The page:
Monday, November 12, 2018

Gripehouse 2018

by Adam Riske
My annual list of movie-related venting.

Mo Indies Mo Problems
Have you ever noticed that people at indie theaters are generally more on edge than people going to non-indie theaters? I forgot about this until I went to a Landmark Theatre to see Mid90s (you’re fine). I had one person in front of me and one person behind me in line to buy tickets. The person in front was taking a little while, but not to a degree where getting frustrated was necessary. The person behind me (they’re always 5’3”) was like “Can you believe this (bleep)?” People at indie theaters often seem like they’re doing work, as if they have a checklist of all these films they have to see and if they don’t they’ll be disemboweled by a Chai Tea Latte goblin. Also, Lucas Hedges needs to calm the fuck down. He’s in Mid90s and before it they showed trailers for his upcoming films Boy Erased and Ben in Back. Does he never want his friends to see one of his movies?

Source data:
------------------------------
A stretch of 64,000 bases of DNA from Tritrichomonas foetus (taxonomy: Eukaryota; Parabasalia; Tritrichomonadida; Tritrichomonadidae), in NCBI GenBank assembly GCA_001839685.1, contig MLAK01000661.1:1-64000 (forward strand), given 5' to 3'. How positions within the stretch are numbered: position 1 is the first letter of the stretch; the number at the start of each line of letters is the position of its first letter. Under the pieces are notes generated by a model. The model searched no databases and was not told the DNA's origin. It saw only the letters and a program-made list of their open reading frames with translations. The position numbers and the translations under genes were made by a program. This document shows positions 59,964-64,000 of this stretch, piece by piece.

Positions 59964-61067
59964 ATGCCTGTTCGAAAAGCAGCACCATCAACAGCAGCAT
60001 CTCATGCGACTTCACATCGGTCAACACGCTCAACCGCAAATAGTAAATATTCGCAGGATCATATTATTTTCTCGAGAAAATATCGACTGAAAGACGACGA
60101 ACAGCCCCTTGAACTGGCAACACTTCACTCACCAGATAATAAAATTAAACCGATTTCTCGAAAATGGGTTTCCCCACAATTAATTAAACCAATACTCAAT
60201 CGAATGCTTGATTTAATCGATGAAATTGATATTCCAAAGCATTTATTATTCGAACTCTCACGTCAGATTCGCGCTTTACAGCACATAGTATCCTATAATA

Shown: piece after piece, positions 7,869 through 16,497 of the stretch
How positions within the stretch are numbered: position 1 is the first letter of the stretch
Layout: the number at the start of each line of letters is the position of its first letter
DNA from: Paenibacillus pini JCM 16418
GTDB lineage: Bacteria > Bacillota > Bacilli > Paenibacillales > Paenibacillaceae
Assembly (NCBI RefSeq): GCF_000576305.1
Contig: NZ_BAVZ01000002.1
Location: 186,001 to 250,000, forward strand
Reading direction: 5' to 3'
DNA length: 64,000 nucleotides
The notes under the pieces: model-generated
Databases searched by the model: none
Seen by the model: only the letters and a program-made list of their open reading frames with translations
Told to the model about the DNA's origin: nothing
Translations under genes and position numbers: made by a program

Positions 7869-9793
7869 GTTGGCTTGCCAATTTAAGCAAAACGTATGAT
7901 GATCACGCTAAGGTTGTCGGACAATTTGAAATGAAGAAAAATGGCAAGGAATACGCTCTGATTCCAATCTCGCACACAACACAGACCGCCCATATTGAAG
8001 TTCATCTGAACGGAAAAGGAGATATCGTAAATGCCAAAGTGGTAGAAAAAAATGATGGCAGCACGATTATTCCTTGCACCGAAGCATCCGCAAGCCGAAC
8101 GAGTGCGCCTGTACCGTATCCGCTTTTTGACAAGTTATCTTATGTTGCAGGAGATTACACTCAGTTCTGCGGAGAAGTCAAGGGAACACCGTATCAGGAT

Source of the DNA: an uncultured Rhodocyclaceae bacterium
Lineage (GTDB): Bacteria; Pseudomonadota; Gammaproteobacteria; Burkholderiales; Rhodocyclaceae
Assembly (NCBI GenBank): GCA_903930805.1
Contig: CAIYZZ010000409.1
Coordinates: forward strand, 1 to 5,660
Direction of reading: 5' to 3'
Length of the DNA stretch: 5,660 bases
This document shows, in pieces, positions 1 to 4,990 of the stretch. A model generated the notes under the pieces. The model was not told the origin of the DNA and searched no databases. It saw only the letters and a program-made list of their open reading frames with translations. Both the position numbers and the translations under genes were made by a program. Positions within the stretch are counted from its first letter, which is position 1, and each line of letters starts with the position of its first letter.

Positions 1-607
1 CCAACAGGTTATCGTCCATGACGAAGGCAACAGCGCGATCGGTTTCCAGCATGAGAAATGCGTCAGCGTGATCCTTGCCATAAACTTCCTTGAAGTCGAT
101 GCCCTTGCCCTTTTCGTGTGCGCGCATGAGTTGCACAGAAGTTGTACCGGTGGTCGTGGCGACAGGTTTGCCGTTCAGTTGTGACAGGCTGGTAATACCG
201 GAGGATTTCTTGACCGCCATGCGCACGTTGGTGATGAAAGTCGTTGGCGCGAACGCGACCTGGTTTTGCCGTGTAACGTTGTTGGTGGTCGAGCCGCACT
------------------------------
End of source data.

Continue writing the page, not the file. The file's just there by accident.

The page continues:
Beating the Movie

A mystery is not amazing because you were surprised by the ending and it’s not bad because you figured out who the killer is before the third act. It’s not a game.

Lost in Space
I mentioned this recently in another column, but I need to double down. No more outer space or alien movies where it ends up being about the scientist/astronaut’s kids/parents. Seriously, they’ve done this same thing in Contact, Arrival, Gravity, Interstellar, and First Man. Think outside the bun, filmmakers! Space is cool. Be about space. These movies are like going on a first date to an amusement park, but then your date introduces you to their kid who then comes along and now you can’t go on the tall people rides.

Top 10 Torture

This is mostly me griping at myself. I hate being annoyed at the end of the year when Oscar bait films under-deliver (i.e. won’t make my personal top 10 list). A 3-star awards contender in December is basically a complete waste of time.

Deconstruction Die-Hards